PRK Eye Surgery
Wearing glasses or contacts can be a hassle, but if you have thin corneas, you may not qualify for LASIK.
For the right candidates, PRK eye surgery may be a better way to reduce or eliminate the need for corrective lenses.
Why should I consider PRK?
Fast, Safe, and Effective Treatment
A Quick Outpatient Procedure
PRK can usually be completed in about 15 minutes, and your designated driver can take you home shortly after your procedure.
Low Risk of Complications
Since PRK does not involve creating a flap in the cornea, there is no risk of flap complications. PRK patients with active jobs or lifestyles do not have to worry about the flap dislodging and causing issues.
Good for Thin or Thick Corneas
To qualify for LASIK, your cornea must be thick enough to accommodate the flap. However, because PRK does not involve creating a tissue flap, it can provide an effective alternative.
PRK Eye Surgery Can Improve Your Quality of Life
*According to a study published in Cureus
Studies also show that 94 percent of PRK patients experience improved vision as long as 12 years after surgery.
Age, Health, and Lifestyle Determine Your Eligibility
AgePRK is typically only recommended to patients who are at least 18 years old since the eyes can continue developing into early adulthood.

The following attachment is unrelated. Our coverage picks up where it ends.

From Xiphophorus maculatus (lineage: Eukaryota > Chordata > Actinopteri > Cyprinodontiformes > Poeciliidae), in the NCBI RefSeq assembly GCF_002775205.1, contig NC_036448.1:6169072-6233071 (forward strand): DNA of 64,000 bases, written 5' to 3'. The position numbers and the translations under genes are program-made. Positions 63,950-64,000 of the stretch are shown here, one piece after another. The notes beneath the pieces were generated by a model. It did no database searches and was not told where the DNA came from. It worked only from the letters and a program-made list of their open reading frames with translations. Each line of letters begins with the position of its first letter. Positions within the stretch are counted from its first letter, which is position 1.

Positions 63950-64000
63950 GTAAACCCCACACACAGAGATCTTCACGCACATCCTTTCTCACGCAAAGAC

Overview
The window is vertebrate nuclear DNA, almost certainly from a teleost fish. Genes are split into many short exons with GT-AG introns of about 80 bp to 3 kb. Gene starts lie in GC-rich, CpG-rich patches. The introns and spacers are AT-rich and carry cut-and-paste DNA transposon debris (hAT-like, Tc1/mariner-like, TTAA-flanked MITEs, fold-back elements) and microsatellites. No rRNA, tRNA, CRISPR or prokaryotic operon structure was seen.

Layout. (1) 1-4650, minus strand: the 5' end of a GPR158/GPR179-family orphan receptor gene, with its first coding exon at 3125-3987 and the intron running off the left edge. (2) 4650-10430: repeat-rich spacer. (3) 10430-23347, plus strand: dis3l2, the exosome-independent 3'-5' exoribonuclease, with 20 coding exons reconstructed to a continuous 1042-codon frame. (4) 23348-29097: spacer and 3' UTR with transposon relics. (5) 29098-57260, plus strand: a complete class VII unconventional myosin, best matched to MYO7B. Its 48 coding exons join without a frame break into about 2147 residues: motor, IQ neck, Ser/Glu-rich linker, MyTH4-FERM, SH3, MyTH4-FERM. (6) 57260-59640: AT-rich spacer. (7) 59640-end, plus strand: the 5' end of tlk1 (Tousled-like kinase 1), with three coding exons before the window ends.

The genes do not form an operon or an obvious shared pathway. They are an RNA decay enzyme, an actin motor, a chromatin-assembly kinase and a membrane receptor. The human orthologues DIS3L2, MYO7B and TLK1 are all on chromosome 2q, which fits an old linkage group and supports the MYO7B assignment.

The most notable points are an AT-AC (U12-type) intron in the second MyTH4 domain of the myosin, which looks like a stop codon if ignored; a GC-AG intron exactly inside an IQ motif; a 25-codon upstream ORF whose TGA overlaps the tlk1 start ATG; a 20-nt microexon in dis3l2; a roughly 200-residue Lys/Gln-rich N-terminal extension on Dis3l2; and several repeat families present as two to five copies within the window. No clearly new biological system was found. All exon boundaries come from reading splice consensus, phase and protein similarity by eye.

Ocular HealthThe best candidates are free of issues such as dry eyes and keratoconus, have not suffered eye trauma in the past year, and have had a stable glasses prescription for at least a year.
Overall HealthSome autoimmune disorders such as rheumatoid arthritis may disqualify you from PRK, as it can trigger corneal deterioration and other complications.
Pregnancy and BreastfeedingWomen who are pregnant or breastfeeding should not undergo PRK until at least three months after breastfeeding has ended because fluctuating hormone levels can affect your vision.
But Am I Going To Pay More than LASIK Patients?
Fifteen Minutes to Clearer Vision
On the day of your PRK procedure, eat a light meal, take all prescription medication, and remove any eye makeup. PRK eye surgery takes 15 minutes at most for both eyes.
Before beginning, your doctor will apply numbing eye drops.
Your doctor will remove the epithelium (the outermost layer of your cornea).
Using a highly precise femtosecond laser, your doctor will reshape your cornea.
Your doctor will apply a bandage contact lens to protect your eye.
You will likely attend a follow-up visit the day after your procedure.
Five to seven days after PRK, you will return to your doctor’s office to have the contacts removed.
What Will My Vision Be Like after PRK?
It can take up to six months for your vision to fully stabilize. Once you have healed, you can expect a significantly reduced need for corrective eyewear. Many patients find that they don't need glasses or contacts at all. However, it is important to remember that PRK does not stop the aging process or related changes in vision. Presbyopia, for example, may cause you to eventually need a touch-up treatment or to begin wearing reading glasses.
Clear Vision for Years or Even Decades
You'll Be Driving Again in One to Three Weeks